Figures showing a 35% rise in convictions for carrying a knife in public over three years are "deeply concerning", an MLA has said.
According to the Department of Justice, 220 people were convicted of the crime in 2019, up from 163 in 2017.
Worryingly, there were also two convictions for carrying a knife on school property.
During the same period, there were 260 convictions for possessing an offensive weapon with intent to commit an offence, with 87 of these occurring in 2019.
The SDLP’s Dolores Kelly, a member of the Policing Board, said she would raise the matter with the PSNI and Justice Minister Naomi Long.
"These figures are deeply concerning and point to a substantial increase in people carrying blades in public," she added.
"Those carrying knives are up to three times more likely to be injured in a stabbing incident. They are placing themselves and others in serious danger.
"I welcome the increase in police action on these crimes and in convictions, but it’s clear that we need to do more to deter people from carrying blades. I’ll be raising this matter with the PSNI and the Justice Minister."
Green Party MLA Rachel Woods, a member of Stormont’s Justice Committee, said while the focus on knife crime was welcome, it should be seen in the context that most local violent incidents involved people being physically assaulted.
"However, an increase in possession of bladed weapons should be met with an appropriate response," she said.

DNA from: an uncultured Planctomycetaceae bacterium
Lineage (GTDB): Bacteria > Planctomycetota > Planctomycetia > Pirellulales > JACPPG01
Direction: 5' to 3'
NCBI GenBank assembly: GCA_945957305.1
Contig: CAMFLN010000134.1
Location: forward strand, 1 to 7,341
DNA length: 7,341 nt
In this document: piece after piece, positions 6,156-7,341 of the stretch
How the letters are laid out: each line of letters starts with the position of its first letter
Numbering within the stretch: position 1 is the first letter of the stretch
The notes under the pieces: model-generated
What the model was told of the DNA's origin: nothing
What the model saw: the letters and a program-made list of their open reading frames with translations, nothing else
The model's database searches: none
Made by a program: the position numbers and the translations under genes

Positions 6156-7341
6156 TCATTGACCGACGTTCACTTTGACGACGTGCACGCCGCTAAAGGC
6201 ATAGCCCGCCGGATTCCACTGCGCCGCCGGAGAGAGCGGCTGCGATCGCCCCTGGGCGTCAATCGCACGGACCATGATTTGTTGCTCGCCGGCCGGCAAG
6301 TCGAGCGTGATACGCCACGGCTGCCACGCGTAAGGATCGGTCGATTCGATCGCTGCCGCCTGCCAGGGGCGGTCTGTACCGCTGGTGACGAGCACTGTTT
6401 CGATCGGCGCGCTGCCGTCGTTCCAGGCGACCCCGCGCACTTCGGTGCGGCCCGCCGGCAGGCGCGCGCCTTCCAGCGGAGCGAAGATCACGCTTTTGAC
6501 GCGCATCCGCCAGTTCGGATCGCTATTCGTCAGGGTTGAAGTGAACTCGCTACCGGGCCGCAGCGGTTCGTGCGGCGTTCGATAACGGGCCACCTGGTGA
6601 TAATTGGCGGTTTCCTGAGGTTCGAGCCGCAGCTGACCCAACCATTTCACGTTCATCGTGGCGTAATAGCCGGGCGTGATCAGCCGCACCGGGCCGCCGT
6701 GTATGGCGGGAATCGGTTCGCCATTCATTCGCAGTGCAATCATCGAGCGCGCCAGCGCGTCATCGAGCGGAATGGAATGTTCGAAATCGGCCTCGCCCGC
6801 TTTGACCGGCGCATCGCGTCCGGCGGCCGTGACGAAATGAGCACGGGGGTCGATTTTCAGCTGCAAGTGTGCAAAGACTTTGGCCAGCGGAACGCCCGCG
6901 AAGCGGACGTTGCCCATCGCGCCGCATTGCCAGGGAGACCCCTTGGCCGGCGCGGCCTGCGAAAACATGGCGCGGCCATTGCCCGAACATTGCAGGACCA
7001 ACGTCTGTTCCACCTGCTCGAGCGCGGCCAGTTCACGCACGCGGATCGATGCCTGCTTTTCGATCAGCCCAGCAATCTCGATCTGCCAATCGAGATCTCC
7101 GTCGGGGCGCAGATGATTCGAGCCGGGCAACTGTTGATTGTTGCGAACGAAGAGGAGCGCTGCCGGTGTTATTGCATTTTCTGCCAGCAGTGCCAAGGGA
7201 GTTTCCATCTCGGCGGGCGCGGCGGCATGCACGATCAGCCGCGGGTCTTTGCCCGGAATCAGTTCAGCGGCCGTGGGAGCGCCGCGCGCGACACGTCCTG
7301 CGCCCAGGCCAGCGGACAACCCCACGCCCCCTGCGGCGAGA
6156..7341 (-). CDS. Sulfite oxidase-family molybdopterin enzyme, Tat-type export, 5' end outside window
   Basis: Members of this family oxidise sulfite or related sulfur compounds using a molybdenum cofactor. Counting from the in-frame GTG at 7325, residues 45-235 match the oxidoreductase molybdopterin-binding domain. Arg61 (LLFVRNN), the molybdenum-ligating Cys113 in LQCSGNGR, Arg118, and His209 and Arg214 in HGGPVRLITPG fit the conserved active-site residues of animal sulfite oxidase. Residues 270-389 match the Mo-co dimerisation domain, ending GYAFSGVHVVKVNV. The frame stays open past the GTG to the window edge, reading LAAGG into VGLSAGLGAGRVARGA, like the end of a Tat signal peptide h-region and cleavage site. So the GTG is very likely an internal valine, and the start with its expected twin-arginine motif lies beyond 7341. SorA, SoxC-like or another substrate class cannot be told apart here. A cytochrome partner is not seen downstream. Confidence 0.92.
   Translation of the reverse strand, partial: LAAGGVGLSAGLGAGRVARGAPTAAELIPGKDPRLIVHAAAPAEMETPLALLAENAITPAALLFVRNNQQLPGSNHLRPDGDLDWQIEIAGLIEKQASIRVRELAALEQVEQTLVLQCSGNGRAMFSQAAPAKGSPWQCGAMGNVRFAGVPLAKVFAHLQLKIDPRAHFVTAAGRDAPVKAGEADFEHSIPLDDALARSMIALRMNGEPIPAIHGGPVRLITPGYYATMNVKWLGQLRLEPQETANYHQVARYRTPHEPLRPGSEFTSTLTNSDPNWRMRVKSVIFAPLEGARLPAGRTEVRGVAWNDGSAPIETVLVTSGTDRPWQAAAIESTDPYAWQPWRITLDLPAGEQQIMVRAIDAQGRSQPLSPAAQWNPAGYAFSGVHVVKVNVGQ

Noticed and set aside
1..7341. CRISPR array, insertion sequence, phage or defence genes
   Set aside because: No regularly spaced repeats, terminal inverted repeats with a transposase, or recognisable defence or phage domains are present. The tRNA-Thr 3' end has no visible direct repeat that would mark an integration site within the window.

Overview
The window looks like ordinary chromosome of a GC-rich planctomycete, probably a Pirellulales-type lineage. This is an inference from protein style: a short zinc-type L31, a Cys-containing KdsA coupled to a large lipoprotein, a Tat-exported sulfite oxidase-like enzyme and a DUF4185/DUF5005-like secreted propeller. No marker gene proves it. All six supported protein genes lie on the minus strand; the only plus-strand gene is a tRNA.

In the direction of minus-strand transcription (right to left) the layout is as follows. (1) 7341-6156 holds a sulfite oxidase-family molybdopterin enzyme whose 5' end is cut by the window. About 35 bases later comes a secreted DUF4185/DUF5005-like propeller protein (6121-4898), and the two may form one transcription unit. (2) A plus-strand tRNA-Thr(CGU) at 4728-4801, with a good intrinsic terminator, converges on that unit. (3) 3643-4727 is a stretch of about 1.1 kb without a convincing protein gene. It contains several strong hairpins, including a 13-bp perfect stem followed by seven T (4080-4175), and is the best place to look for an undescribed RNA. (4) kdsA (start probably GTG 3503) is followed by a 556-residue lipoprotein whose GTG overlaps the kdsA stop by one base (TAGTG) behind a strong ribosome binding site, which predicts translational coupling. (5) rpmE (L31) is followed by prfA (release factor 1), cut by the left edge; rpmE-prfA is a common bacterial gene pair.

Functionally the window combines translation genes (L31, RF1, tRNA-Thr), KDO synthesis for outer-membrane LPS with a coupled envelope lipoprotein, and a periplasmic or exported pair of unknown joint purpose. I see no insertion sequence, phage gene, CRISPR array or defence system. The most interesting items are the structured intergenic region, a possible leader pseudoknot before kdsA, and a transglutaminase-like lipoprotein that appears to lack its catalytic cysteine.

"The PSNI does some great work with schools in educating pupils about the dangers of knife crime and firearms.
"The Scottish Government has been innovative and tenacious in tackling knife crime. The Scotland Violence Reduction Unit has been successful in driving down knife crime through prevention and engagement, which is something I believe we need to adopt more of here.
"One death from knife crime or a violent incident involving a bladed weapon is too many and has a huge impact on victims, their families and society more broadly. Let’s learn from the success of others to tackle knife crime and keep people safe."
Justice Minister Naomi Long said: "The law in respect of knives, and separately offensive weapons, in Northern Ireland is similar to that established across the rest of the UK.
"The penalties available to the courts for such crimes are high, with the majority of knife possession crimes attracting a maximum of up to four years’ imprisonment and an unlimited fine.
"I take offences concerning knives very seriously and continue to work in conjunction with criminal justice partners in tackling this important issue.
"My department has no current plans to further legislate on knife crime or the sale of knives in Northern Ireland at this time."